·         Kids love to hear stories about their family members and their adventures. Set out pictures and family albums at Thanksgiving so you can show and tell.

Thanksgiving Timeline for Success - 2 Weeks Ahead

- Friday, November 13, 2015

Just two weeks to go until the big day. Here’s what to focus on this week.

Two Weeks Ahead:

·         Take inventory of tables and chairs to make sure you have enough for guests

·         Gather all serving dishes, glassware and flatware

·         Polish any silver pieces and store in tarnish-resistant silver cloth

·         Clean out the fridge to make room for your Thanksgiving food

·         Shop for nonperishable food on your list

·         Place 3x5 index cards in each serving dish or platter to help yourself remember which recipe goes where

A Holiday Hostess Gift that Gives Back

- Thursday, November 12, 2015


    If you’re challenged by what to get your favorite culinary god or goddess this holiday season, consider a gift that gives back—Pujols Kitchen cookware and utensils. Pujols Kitchen cookware delivers the perfect balance of gourmet performance and practicality, freeing your inner chef to achieve maximum culinary creativity.

Each piece in every set has been ergonomically engineered to be more comfortable than any cookware you’ve used before. Regardless of your skill level, your cooking won’t just taste better…it will feel better.

But improving your cooking experience is just the beginning. Profits from cookware sales are donated to families in poverty around the globe, providing them with cookware and non-perishable food. When you give families a better future, you know you've made a world of difference.

Let's Talk Turkey: Tips Every Cook Needs to Know for the Big Day

- Wednesday, November 11, 2015

Whether it’s your first time to host Thanksgiving dinner or you’re an old pro, you have questions that need answering. This collection of tips will help you choose the best bird and offer some unorthodox cooking methods.

How much turkey should I buy?

            Depends on how many people you’re hosting and how much turkey you want for leftovers. But, as a general rule, it’s a good idea to estimate 1 1/2 pounds per person, especially if you have hearty eaters or want ample leftover. If you don’t want leftovers, 3/4 pound of whole turkey per person is sufficient. If you plan to have a boneless turkey roast, plan on at least 1/3 pound per person. If you plan to have a bone-in turkey breast, plan on 3/4 pound per person.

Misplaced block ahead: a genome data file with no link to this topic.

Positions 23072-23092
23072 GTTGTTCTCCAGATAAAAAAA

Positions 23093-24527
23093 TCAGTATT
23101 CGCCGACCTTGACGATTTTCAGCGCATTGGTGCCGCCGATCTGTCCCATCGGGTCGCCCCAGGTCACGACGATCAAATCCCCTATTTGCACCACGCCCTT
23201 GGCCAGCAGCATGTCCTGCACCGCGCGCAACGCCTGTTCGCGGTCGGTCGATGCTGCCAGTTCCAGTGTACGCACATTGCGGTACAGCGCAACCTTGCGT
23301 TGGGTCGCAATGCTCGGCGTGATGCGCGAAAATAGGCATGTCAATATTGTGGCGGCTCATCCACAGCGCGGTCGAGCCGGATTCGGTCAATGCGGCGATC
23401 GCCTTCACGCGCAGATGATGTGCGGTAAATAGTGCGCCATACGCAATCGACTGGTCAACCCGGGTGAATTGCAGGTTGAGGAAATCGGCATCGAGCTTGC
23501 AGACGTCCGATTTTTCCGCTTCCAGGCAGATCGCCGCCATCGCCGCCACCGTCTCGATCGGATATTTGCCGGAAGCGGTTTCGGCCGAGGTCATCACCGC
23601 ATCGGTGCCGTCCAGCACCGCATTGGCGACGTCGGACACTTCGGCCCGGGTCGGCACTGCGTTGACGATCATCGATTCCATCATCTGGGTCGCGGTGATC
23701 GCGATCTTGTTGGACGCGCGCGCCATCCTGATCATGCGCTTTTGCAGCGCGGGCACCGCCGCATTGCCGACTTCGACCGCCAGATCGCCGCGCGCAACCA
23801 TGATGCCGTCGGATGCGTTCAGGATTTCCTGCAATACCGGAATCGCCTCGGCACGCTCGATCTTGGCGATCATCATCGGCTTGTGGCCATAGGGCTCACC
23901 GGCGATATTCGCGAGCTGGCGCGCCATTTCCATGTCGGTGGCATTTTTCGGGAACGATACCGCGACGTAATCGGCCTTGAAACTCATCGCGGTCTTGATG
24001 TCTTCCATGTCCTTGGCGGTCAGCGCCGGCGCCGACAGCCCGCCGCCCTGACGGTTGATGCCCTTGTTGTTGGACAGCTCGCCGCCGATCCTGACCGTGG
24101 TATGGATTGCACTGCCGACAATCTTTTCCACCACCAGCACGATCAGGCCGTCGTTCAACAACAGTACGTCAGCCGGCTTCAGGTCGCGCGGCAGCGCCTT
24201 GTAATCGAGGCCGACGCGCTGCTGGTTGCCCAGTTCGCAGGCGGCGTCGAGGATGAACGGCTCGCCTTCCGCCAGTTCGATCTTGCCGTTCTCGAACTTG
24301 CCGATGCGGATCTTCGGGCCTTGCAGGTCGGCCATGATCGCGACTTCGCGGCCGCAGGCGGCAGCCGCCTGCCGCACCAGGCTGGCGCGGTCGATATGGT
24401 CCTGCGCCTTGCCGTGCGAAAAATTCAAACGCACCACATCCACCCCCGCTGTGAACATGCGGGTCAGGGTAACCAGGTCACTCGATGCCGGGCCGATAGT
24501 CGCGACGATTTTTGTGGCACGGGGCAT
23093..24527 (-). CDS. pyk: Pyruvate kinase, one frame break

What’s the best way to host Thanksgiving for a crowd?

            Consider roasting two smaller turkeys instead of one large one. Smaller turkeys will cook more quickly and evenly and fit better in your fridge or roasting pan. Additionally, cooking smaller turkeys affords you the opportunity to experiment with two different types of preparations.

To brine or not to brine?

            Brining is a great option for extra flavor and moist meat. Simply combine 5-1/2 ounces kosher salt, ¼ cup sugar and 2 quarts cool water into a pot over high heat, stirring occasionally until the sugar and salt dissolve. Then remove from the heat, add 2 more quarts of water and chill in your refrigerator.

Remove turkey innards and reserve for gravy if preferred. Next rinse turkey well and double up two turkey-sized oven bags. Roll down the edges of the bag to allow the bag to stay open. Place bags in your roasting pan and then put the turkey in, breast side down inside the inner bag. Pour brine over the turkey. And then gather the inner bag around the bird so the brine covers most of the turkey. Secure the bag with a twist tie and do the same with the outer bag. Refrigerate turkey (in the roasting pan) for 12 to 18 hours.

To stuff or not to stuff?

            If you choose to stuff your turkey, you should know it will take longer to roast and there’s a greater risk the bird won’t cook evenly. This is why many cooks bake their stuffing in a separate baking dish. Baking your stuffing in a separate baking dish allows you to get that nice crispy top. If you decide to stuff your turkey, do this loosely to allow the stuffing room to expand.

What’s the best oven temperature?

            Some cooks heat their ovens to 425°F for 30 minutes and then reduce the temperature to 325°F. While a higher heat will reduce cooking time by 90 minutes, consider that changing your oven temperature is one more thing to remember on a busy day.

What’s the trick to getting moist turkey meat?

            Start cooking your turkey upside-down in your roasting rack. This will allow the turkey’s natural juices to collect in the breast which tends to dry out otherwise. After roasting for 1 hour, flip the turkey over, breast-side up, for 1 more hour.